The CD bursts out of the speakers from the get-go with both Boorer’s Teddy Boy Rock ‘n’ Roll and Big Sandy’s Wildcast Cats In Town being brilliant Cavan tributes, full of the energy and power that made Cav and the Rockers the legends they are. Big Sandy actually sounds like Cavan at the beginning. The band are great on the five tracks featured with Boorer and Micetich sharing some rip-snorting solos. Boorer’s other number Teddy Boy Boogie is equally wild, I would love to have heard his cohort Morrissey get involved. He’s a bit of a rockabilly, I could just imagine him doing a dark version of Put A Light In The Window. Micetich is the Kid Rocker on Bop Pretty Baby and he hiccupos and growls for all he’s worth, great stuff. Tim Polecat gives flick of the middle finger to all the Teds who booed the Polecats at Jerry Lee gigs with a stompin’ take of She’s The One To Blame.

The second session from the end of February BB and Micetich joined by a mixture of session men including Stray Cat Slim Jim Phantom, Danny Harvey and James Intveld. Boorer is again superb with the Hard Rock Café anthem. I love James Intveld and think some of his songs like Perfect World and Samantha are stupendously good, but I don’t he’s really a Crazy Cavan kinda guy. Don’t get me rong, I’m chuffed he’s a fan of Cavan and wanted to be involved in the project, I’m just don’t think his voice suits it. Then again, Crazy Rhythm might have been a great name for a Cavan album, but it isn’t exactly their best song – perhaps if Intveld had of covered one of the ballads like Dolores it might have been better suited to his controlled vocals.

Levi Dexter returns to form without My Little Sister’s Gotta Motorbike and even gives us the bike noises that Cav revels in doing. It's nice to hear this song with a double bass (played by Intveld) so prominent, and makes you wonder what CC&RR would sound like with more of this than an electric bass.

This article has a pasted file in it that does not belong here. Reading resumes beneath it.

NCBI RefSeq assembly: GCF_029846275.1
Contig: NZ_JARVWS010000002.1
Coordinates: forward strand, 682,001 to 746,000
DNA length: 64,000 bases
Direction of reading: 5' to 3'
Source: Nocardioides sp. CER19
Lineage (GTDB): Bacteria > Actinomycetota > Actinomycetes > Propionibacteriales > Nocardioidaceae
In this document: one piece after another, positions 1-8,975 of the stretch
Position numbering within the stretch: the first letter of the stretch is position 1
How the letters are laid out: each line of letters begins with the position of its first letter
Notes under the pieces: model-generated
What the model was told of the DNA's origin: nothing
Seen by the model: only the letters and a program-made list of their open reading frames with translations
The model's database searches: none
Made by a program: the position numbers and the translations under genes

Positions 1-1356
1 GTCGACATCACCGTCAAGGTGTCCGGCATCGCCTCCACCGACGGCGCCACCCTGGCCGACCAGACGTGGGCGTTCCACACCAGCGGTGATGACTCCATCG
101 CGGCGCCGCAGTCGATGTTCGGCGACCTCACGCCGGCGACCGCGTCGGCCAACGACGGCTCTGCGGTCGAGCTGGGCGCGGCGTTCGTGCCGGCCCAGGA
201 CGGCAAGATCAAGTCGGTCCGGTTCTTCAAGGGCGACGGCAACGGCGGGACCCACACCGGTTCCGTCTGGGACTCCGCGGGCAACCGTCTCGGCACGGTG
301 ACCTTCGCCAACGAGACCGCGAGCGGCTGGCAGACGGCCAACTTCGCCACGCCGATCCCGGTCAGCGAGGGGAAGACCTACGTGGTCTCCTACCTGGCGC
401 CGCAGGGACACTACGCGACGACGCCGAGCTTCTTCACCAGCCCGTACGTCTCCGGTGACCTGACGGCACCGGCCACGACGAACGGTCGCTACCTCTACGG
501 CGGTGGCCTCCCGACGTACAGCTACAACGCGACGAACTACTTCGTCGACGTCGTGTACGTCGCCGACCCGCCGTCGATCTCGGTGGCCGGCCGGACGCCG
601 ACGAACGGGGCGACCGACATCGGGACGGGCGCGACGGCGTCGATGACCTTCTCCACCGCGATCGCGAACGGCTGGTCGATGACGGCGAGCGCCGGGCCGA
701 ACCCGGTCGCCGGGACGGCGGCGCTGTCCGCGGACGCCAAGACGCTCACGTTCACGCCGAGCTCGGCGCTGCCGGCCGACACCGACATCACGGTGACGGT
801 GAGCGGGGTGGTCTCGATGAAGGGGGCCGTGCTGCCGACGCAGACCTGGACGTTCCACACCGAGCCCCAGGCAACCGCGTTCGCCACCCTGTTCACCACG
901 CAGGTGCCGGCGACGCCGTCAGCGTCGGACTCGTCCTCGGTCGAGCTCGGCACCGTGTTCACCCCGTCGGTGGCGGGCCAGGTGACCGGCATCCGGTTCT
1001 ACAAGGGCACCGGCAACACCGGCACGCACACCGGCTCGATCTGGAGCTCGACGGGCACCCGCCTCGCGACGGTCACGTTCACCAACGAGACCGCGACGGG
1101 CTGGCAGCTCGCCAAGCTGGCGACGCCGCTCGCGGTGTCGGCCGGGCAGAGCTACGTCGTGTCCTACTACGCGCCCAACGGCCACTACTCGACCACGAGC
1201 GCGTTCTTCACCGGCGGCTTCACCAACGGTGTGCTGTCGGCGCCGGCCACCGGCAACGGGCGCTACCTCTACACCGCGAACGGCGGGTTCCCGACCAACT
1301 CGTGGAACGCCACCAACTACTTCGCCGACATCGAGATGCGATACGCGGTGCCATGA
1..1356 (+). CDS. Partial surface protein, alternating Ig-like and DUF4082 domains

The best of the five bonus tracks is Johnny Fox and the Hunter’s My Bonnie. Then again that oldie belongs to Teds everywhere, not just Cavan. The Batmobiles deserve a mention for their spirited neo-rockabilly blast through Frankie’s Got A Quiff.

Boz Boorer and Kid Rocker deserve a slap on the back for producing a magnificent album. This isn’t just the fitting album that Cav and the boys deserve, this is a truly wonderful album in its own right. And what about the photos on the front and back covers.


The Baseball – Strike



The Baseball – Strike
Warner Music Group

Most people have now heard of the Baseballs, a three-piece German band who take modern pop songs and give them a rockin’ make-up with doo-wop vocals and double bass slapping away. I know there will be detractors throughout the rock ‘n’ roll circuit, but there’s room for more than just Charlie Feathers tribute bands. Anyway, what’s wrong with covering pop songs. The history of rock ‘n’ roll is saturated in souped up versions of pop standards - what was Blueberry Hill, etc. Anyone who doesn’t approve of the sound, must surely acknowledge that the look is good. Three young lads, one who’s hot (the wife’s opinion not mine) - you can’t have too many quiffs on the charts!

The Baseballs are a bit of fun and sound more doo-wop than rockabilly. To me, they sound a bit like some of the Jets stuff, and there’s nothing wrong with that. I don’t know any of the original songs here except Angels and Don’t Cha.

I Don’t Feel Like Dancing has a more pronounced double bass than most songs here and it works really well. Their adaptation of Robbie Williams’ Angels is superb. It starts off like When and the vocals are so much better than the Port Vale Poseur. Don’t Cha is another gem, given a wonderful doo-wop opening. Johnny Maestro would approve. When my misses sees Sam the tall one singing “don’t cha wish your boyfriend was hot like me”, I can see here nodding in approval. Bitch.

Don’t get your head mixed up about whether Hank done it this way. He didn’t, but what the hell. This is fun time music which might just find a way into the charts. If Jack rabbit Slim can come in through the back door, great – but someone has got to get that door cranked open first.






Sunday, 9 May 2010

Hank Williams Revealed: The Unreleased Recordings



Hank Williams Revealed: The Unreleased Recordings
Time Life Entertainment